Coin Collector

Every family

has a coin collector, or had a coin collector. And every coin collector has

undoubtedly clogged closet and garage space with their vast numismatic treasures,

leaving the family to have to deal with the coins of the coin collector when

the coin collector loses interest, or, in unfortunate cases, the coin collector

moves on from this world. A coin collector is a different breed from your every

day average collector of things. This is true because the coin collector has

always found an appreciation in money and things that will generally have some

kind of value. For example, the coin collector who collects American coins and

currency has held on to things that will never lose value below that of their

face value.

Unlike other

items collected, that move in and out of fancy with the times, a coin collector

can have real faith in knowing that, in being a coin collector, his or her coin

collection will likely be worth more than just the time and money put into it.

A coin collector who became a coin collector in the 1960's or earlier likely

picked up every day, circulated coins that had silver in them for at or close

to face value. Based on the silver content, the coin collector did very well

considering that nowadays even the worst or most common examples of those coins

would be worth considerably more than just their face value. A coin collector

who became a coin collector in the 1950's likely was able to pick up American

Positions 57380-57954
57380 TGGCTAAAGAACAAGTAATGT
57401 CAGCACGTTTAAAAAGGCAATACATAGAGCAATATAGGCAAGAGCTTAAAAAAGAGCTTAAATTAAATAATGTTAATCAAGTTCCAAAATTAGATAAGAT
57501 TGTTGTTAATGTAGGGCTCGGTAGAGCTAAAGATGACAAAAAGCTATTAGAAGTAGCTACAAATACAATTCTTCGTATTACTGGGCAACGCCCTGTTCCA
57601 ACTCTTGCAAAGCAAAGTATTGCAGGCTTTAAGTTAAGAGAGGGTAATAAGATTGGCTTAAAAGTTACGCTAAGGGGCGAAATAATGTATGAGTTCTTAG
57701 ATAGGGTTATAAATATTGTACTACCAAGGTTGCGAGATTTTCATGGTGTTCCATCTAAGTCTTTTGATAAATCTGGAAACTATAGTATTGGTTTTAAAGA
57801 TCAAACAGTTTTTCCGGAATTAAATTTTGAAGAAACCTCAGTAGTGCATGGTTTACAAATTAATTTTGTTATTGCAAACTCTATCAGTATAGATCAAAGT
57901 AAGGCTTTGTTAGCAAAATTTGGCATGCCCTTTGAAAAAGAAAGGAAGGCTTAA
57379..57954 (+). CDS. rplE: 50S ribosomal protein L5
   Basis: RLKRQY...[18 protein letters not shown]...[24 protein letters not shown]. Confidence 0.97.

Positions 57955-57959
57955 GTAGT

silver dollars for just their face value as well. And if the coin collector

passed these coins down to his relatives, they could find some serious value

as these silver dollar coins, provided by that relentless coin collector, commonly

trade for more than ten dollars each, and some cases much more than just that.


that coin collector member of the family can go misunderstood and often times

other family members find themselves confused as to why the coin collector is

so ardent in his approach to being a coin collector and holding on to old coins

and currency. What most people don't realize is that the coin collector is doing

a big favor for the rest of the family just by being themselves, a true coin


Even the

coin collector who saved thousands of Lincoln Wheat pennies from back in the

day has doubled their overall investment, as those coins commonly trade for

two cents each on the open market today, making being an old fashioned coin

collector a very profitable hobby to have undertook. And that is, of course,

if the coin collector didn't manage to come across one of the key dates of the

Lincoln Wheat penny series. If they did, you might just be owing a huge thanks

to that coin collector as they might have put some serious money into your pocket.

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